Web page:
Monday, 30 November 2009

One pumpkin fits all

by Francesca

heirloom pumpkin
Early in October I harvested our one pumpkin. I chronicled the strange case of the heirloom pumpkin in my blog, explaining how we unexpectedly happened to grow it. Since then, I’ve learned from a reader that our large pumpkin is a Heirloom Neck Pumpkin.

This was one of the most effortless crops I’ve ever grown. I transplanted it in early July, watered it, and then just let it grow. It crawled slowly across and out of our garden, and eventually produced its single fruit. My €0.25 transplant produced a heirloom pumpkin which weighed 10.5 kilos, and provided the main ingredient of 4 dishes, which served a total of about 30 people.
halved heirloom pumpkin

Here’s how we used it:

~ Pumpkin soup ~
heirloom pumpkin soup ingredients
With barley, red lentils, cabbage, onion, garlic, dry(ing) peppers, dried sage and rosemary. I made a very large pot of it, enough for two meals for our family: a nice thick vegetable soup is most welcome on cold fall evenings.

~ Skillet-roasted pumpkin ~
roasted pumpkin
With fresh rosemary and garlic.

~ Stuffed pumpkin with sage-infused rice ~
heirloom pumpkin halved
stuffed pumpkin
I first boiled black and brown rice, adding six large sage leaves to the water. Then I mixed in cubed pecorino cheese, and used this mixture to fill the part of the pumpkin where the seeds are, which I’d split in half and scooped out. I set these filled bowls in the oven and baked them.

(I made this dish and the pie below for a dinner with friends: they served 10 people!)

~ Pumpkin pie ~
pumpkin pie
With Marsala sweet wine, pine nuts and raisins.
pumpkin seeds

So a single vegetable that grew from a €0.25 transplant yielded a surprising range of dishes. I even got a tasty snack out of it, because of course I saved the pumpkin seeds, sprinkled them with salt, and popped them into the oven to roast while the rice was baking.

What other wonder vegetables have you come across? Vegetables that are easy to grow, are abundant and can be used in a variety of dishes, savory and sweet?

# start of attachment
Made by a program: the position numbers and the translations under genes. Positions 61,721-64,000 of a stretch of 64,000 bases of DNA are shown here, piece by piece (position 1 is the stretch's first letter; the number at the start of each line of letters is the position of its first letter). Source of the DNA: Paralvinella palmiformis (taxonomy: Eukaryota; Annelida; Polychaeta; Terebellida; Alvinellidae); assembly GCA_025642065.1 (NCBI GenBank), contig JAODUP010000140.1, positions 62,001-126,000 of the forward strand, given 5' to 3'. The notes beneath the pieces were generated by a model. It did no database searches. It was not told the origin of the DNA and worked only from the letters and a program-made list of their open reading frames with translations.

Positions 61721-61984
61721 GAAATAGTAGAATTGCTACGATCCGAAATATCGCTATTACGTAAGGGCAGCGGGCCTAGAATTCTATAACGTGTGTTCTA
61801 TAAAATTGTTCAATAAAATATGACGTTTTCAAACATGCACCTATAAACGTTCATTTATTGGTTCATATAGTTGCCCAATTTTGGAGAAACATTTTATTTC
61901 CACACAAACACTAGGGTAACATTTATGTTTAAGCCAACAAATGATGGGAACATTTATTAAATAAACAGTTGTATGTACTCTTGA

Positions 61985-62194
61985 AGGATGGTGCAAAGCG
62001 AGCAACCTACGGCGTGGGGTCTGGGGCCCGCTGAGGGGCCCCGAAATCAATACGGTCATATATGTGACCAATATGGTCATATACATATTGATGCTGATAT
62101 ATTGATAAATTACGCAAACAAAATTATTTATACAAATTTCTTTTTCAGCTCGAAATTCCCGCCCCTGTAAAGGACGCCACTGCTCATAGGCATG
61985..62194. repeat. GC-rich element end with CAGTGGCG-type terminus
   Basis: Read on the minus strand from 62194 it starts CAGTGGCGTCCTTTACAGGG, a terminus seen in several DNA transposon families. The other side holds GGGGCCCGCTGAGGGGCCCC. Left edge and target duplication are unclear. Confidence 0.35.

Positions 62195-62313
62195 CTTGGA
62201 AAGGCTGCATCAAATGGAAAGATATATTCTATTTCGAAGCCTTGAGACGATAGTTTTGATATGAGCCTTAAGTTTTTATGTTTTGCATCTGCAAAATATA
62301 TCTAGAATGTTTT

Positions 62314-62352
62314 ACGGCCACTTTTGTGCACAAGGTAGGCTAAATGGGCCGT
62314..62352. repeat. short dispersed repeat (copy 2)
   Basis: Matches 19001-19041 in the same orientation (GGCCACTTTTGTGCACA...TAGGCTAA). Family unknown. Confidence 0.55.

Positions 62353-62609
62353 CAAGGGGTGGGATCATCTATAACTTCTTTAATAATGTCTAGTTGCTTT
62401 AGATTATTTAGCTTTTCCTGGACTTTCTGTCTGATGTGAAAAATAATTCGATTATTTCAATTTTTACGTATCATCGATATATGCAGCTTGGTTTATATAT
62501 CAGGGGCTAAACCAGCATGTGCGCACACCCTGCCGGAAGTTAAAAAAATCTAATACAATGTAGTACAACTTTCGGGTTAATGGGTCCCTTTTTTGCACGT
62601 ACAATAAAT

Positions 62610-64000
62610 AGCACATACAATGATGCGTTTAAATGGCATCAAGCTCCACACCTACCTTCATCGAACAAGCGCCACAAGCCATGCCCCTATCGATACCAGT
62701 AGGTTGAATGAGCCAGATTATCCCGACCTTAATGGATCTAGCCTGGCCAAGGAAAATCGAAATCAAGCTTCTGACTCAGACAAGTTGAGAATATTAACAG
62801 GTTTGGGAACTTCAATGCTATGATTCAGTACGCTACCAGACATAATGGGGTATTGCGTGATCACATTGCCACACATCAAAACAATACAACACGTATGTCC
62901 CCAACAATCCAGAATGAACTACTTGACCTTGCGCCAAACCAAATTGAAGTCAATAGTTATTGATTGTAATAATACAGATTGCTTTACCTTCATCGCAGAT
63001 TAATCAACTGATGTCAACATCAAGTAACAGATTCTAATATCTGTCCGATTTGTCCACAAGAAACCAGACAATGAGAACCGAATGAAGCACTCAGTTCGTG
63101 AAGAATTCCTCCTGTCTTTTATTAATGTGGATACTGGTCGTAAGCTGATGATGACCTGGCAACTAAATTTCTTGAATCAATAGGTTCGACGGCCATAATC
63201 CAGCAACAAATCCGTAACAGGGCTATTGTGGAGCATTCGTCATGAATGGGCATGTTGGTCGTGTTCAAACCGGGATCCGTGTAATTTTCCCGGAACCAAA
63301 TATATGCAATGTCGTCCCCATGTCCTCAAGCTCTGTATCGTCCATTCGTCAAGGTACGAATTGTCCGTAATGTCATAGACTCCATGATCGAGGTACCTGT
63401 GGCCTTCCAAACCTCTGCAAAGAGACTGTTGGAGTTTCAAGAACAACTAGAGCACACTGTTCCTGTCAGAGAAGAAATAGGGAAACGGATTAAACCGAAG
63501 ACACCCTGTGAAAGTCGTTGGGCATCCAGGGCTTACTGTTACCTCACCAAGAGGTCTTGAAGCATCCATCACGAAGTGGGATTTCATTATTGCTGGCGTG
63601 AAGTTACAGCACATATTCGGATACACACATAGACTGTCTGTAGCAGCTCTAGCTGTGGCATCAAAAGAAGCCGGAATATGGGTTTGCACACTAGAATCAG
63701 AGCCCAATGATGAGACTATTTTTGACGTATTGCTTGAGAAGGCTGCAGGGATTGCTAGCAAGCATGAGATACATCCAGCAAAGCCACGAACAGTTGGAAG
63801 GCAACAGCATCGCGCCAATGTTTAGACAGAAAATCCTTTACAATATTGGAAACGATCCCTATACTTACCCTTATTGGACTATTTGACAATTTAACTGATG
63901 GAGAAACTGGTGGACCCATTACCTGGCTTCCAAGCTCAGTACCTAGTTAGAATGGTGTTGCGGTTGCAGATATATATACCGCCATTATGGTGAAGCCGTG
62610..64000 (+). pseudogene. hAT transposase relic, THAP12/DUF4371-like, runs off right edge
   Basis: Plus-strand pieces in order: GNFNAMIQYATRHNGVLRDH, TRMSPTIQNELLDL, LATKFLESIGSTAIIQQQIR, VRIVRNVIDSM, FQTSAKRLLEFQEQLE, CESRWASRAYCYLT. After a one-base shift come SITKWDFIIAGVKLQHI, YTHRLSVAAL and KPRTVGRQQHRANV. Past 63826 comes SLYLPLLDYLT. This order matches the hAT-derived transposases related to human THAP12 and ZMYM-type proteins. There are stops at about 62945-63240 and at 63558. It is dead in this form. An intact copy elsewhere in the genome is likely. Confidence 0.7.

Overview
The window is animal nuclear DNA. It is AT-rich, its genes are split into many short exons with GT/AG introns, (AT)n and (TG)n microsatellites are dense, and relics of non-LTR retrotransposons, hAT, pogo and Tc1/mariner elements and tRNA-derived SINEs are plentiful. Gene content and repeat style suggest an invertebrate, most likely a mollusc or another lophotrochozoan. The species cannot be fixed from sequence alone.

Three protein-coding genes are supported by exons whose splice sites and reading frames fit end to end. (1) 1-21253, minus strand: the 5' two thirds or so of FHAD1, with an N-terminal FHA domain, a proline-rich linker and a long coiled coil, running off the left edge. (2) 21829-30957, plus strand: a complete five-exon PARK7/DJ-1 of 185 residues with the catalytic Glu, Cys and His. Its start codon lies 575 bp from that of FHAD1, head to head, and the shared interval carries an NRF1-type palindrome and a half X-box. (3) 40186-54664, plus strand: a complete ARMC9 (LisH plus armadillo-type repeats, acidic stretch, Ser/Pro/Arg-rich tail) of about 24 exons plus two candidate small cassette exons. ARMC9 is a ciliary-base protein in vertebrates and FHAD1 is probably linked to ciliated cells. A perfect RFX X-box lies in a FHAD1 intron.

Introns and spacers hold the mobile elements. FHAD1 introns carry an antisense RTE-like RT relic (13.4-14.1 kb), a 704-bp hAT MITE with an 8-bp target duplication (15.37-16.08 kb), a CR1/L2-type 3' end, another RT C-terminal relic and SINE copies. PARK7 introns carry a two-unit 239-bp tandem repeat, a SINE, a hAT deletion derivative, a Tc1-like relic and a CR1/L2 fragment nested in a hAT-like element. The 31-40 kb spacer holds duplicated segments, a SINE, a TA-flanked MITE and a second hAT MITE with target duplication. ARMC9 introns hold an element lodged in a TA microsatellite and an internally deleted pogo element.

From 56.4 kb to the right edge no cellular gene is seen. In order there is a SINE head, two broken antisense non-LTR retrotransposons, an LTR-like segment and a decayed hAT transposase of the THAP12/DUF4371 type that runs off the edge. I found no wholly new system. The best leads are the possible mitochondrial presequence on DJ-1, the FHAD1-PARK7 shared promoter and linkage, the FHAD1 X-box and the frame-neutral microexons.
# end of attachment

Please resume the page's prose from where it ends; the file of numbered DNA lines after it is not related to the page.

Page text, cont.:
Sunday, 29 November 2009

Organizing a Garden

by Lynn of Viggies Veggies

Seed catalogs are rolling in for next season and I face the daunting task of planning a full sized garden with 54 varieties for the first time. Since I had no idea how much I needed to plant with the goal of supplying all of my produce in mind, I started out by reading The Backyard Homestead. They have a nice chart of suggested vegetables and how much to plant to feed one. I modified this a bit to suit my tastes and add a few fun items to try and will track when I run out of preserved food next year so I can adjust again to what I actually eat.

future garden plans

Next I turned to measuring my yard and planning the new beds. I used spacing guides from the book to divide my space into planting areas. The extra space was used to fit in herbs and edible flowers to use the space as productively as possible. I started this part just early enough that I was able to dig up the sod from all the new beds already this fall.

first batch of seeds

Then came the fun part. Pouring over websites and seed catalogs to pick the best sounding varieties. I'm feeding one so I went with some smaller fruited items like icebox watermelon to avoid waste. I also picked varieties like Siberian Tomatoes that are more cold hardy than necessary so I can work on extending the harvest even further next year.

planting chart

Finally, not wanting to be caught unprepared when it came time to plant I made a list and added each seed to it as it arrived. This contains all the vital information for planting and seed starting, including little calculations to help me know exactly when to start plants indoors and when each item can be moved outdoors. Now I'm busy saving containers I come across so I won't need to buy any fancy seed starting trays come spring.